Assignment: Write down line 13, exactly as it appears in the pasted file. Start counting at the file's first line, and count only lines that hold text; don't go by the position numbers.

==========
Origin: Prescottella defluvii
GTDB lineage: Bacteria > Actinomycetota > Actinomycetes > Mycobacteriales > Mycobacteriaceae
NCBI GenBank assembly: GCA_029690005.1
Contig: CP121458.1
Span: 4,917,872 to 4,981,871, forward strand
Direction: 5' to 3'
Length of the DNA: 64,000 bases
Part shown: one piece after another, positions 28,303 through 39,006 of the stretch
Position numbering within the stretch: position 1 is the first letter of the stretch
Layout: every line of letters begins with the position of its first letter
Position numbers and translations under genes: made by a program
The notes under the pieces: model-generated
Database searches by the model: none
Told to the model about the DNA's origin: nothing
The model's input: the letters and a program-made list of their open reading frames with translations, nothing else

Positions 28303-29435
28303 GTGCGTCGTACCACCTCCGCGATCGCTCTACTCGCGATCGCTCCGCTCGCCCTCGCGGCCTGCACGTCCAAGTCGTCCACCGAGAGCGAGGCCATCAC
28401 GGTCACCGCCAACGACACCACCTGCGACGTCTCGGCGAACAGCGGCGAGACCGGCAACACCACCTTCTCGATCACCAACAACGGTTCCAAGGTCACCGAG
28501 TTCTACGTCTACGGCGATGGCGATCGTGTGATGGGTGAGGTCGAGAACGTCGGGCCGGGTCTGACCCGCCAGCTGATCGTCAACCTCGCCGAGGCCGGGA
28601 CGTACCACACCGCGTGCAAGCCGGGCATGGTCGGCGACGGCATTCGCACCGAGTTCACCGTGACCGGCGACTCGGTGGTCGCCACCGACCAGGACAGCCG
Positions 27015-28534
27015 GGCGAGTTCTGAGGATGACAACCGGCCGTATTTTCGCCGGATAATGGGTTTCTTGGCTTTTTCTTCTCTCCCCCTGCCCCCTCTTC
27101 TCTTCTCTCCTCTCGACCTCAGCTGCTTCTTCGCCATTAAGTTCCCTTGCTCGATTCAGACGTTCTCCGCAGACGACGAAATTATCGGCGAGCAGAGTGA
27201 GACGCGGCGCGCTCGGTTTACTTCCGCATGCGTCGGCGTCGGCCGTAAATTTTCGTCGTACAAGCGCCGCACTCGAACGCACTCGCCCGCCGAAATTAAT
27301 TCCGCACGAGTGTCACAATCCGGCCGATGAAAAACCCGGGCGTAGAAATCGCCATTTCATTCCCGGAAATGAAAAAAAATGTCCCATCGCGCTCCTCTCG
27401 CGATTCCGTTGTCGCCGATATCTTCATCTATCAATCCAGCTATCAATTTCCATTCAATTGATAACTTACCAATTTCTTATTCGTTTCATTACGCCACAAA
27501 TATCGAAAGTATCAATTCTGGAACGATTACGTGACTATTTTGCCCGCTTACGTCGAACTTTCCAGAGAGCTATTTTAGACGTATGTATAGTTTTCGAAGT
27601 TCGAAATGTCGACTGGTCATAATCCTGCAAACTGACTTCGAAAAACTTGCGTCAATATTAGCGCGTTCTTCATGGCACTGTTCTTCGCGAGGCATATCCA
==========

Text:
Database searches by the model: none